See Dick Go Back to School; See Jane Stay on Vacation


In these fading days of summer, the streets of Rancho Palos Verdes are filled with children playing baseball and riding bicycles. But Johnny can’t come out to play if he lives in the community of Eastview, because he and 765 children like him are in school.

Although the children live in Rancho Palos Verdes, they must go to class in the overcrowded Los Angeles Unified School District, which started last week on a year-round calendar.

Eastview parents say the new school schedule has further isolated them from the rest of their community, whose children attend the Palos Verdes Peninsula Unified School District, which is on a traditional calendar.


“This certainly drives a bigger wedge between us and the rest of the community because we are on different schedules,” said Eastview parent Karie Tapie, whose two children started class at Taper Avenue Elementary in the Los Angeles district last week. “We’ve always wanted to be a complete part of our city and this really puts a wall up, even more than it has in the past.”

In 1983, the city of Rancho Palos Verdes annexed the Eastview community but not its schools. Ever since, Eastview parents have wanted to join the Palos Verdes Peninsula Unified School District.

But the Los Angeles Unified School District has fought the proposal, saying it would spoil the racial balance of the area’s schools, subject the district to civil rights lawsuits and disrupt programs for hundreds of other students.

A total of 766 Eastview children attend six schools in the Los Angeles district. More than half of those children are enrolled at Crestwood Street Elementary and Rudecinda S. Dodson Junior High, the two schools that stand to suffer the most if Eastview secedes, district officials say.

About 60% of the children enrolled at Crestwood and Dodson are minorities. The vast majority of the 480 Eastview students who attend those schools are Anglo. Without the Eastview children, the minority population at those campuses would rise to 74%, district officials say.

Eastview parents argue that the number of Anglo children the schools would lose is marginal compared to the total number of Anglo students enrolled throughout the district. Their secession movement gained momentum last month when it won the approval of the Los Angeles County Committee on School District Organization, which passes on local school annexations and secessions.

Los Angeles school officials have appealed the decision to the State Board of Education. If the board sides with Eastview parents, the issue goes to the voters.

Should the secession effort succeed, Crestwood and Dodson--located in Eastview and valued at $18 million--would become the property of the Palos Verdes district. The other four schools attended by Eastview children--Taper Avenue Elementary, Richard Henry Dana Junior High, Alexander Fleming Junior High and San Pedro High--would remain in the Los Angeles district’s hands.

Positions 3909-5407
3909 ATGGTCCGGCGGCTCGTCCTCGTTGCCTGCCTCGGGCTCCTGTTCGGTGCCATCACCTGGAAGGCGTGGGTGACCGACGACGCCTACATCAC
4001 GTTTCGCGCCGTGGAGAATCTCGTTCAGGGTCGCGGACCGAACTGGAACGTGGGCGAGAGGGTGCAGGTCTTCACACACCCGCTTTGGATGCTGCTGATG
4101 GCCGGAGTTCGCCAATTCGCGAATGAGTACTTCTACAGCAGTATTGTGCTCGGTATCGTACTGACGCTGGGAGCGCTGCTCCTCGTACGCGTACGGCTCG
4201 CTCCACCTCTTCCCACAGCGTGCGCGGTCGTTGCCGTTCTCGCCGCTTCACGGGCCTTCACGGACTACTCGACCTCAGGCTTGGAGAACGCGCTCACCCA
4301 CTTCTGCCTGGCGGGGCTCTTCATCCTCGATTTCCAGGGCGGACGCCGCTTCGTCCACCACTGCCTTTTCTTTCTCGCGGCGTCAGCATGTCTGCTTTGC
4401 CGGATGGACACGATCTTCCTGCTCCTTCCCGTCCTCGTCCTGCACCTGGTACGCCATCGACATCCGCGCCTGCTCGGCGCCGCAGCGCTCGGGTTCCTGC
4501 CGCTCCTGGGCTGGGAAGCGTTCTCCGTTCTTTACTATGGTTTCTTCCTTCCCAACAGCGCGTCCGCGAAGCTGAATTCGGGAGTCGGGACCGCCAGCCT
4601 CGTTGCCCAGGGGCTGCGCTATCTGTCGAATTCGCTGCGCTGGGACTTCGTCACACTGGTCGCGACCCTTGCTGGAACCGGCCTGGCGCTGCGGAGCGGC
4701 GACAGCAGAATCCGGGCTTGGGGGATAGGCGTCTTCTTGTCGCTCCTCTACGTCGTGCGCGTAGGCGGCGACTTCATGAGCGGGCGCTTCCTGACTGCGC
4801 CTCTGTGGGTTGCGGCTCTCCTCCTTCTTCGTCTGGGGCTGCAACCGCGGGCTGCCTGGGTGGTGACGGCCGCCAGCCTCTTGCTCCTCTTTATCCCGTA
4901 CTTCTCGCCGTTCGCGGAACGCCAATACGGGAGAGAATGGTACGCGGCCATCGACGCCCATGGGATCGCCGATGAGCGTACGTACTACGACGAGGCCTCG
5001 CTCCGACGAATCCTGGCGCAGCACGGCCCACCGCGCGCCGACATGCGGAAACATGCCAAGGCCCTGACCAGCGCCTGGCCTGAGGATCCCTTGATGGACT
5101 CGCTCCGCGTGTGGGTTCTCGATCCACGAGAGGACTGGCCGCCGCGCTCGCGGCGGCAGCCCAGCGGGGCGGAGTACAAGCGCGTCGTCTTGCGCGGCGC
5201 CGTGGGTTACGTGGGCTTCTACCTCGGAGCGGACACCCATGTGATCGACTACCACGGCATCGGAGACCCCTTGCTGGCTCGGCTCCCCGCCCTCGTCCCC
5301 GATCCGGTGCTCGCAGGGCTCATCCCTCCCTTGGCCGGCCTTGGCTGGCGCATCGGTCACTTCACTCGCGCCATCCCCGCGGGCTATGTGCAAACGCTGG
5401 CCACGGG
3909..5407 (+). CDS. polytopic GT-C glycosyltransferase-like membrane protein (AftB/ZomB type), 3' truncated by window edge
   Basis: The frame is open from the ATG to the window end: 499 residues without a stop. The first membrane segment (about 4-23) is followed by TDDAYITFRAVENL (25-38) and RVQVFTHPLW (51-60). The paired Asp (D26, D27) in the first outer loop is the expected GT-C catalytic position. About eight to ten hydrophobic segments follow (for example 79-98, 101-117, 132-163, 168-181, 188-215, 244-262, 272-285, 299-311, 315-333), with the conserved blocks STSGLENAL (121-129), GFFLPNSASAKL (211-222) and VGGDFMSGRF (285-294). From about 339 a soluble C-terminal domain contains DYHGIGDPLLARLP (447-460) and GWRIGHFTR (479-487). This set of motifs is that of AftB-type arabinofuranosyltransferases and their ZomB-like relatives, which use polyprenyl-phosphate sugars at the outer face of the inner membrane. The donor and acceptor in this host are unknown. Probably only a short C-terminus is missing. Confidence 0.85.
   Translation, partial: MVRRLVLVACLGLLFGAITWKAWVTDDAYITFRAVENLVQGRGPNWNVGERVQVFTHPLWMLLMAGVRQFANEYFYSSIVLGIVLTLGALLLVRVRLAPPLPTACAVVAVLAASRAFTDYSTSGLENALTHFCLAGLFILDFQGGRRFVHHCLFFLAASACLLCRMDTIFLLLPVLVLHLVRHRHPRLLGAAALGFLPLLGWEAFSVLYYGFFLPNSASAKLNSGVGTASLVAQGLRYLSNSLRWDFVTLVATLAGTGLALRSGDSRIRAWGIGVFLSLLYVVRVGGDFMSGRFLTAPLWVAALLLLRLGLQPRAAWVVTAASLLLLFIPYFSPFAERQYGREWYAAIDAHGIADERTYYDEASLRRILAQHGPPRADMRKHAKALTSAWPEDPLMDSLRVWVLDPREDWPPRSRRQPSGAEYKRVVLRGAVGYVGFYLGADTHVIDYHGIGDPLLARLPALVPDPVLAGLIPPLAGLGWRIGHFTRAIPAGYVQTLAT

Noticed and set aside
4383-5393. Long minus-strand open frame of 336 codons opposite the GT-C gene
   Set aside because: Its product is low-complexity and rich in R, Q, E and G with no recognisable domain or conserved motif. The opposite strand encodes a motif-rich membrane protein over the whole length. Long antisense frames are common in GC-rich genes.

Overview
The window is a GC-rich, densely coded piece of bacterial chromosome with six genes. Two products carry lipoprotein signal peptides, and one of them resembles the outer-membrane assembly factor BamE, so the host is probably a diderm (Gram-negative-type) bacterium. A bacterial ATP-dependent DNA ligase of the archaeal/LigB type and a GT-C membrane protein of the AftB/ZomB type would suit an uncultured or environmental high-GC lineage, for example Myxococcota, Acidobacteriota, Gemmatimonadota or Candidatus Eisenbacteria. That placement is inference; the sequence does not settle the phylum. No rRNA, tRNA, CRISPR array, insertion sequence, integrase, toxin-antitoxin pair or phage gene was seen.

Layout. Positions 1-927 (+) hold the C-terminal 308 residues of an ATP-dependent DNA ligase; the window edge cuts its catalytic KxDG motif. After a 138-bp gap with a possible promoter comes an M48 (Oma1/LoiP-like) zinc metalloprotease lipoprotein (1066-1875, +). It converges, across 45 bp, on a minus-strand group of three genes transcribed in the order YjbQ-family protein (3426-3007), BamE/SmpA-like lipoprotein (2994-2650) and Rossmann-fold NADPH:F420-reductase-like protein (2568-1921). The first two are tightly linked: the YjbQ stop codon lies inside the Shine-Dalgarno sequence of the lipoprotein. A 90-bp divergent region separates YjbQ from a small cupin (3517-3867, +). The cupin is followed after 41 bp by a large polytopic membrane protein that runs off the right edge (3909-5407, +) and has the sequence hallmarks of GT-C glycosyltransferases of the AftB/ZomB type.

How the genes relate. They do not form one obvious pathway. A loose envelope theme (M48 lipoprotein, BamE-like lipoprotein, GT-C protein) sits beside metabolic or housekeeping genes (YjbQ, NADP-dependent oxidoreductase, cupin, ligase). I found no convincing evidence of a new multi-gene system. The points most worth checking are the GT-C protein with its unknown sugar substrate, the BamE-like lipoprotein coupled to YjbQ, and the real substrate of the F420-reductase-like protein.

Under state law, the Palos Verdes district would not be required to compensate Los Angeles for the two schools it would gain. Los Angeles officials say the loss of those schools would severely strain their district, which is already overcrowded and scraping for funds. Worst of all, the schools would end up in the possession of a district that has been forced to close campuses in recent years because of declining enrollment.

“To secede over (these few) students disrupts the programs that are going on here,” said Barry Lanning, social studies department chairman at Dodson Junior High. “It doesn’t seem right.”

But Eastview parents say both sides could work out a solution to the dilemma. Because Palos Verdes does not need the sites, it could agree to lease the schools back to Los Angeles at a nominal price, allowing teachers and administrators at Dodson and Crestwood to keep their jobs.

Whereas the start of year-round schooling in the Los Angeles district has strengthened the resolve of some Eastview parents to leave the district, others say their enthusiasm for secession is beginning to cool. Now that nearby Miraleste High School has been closed, many Eastview parents are having second thoughts about sending their teen-agers to Palos Verdes Peninsula High School, a 30-minute drive from their community.

“I’m on the fence,” said Eastview resident Lucie Thorsen, a substitute teacher at Crestwood Elementary, where her children also attend. “If you were to ask me a couple years ago, I would have said ‘Yes, yes, of course I want to join the Palos Verdes district.’ But they have so many problems right now with money and closing schools that I don’t know if we’re going to be jumping from the frying pan to the fire.”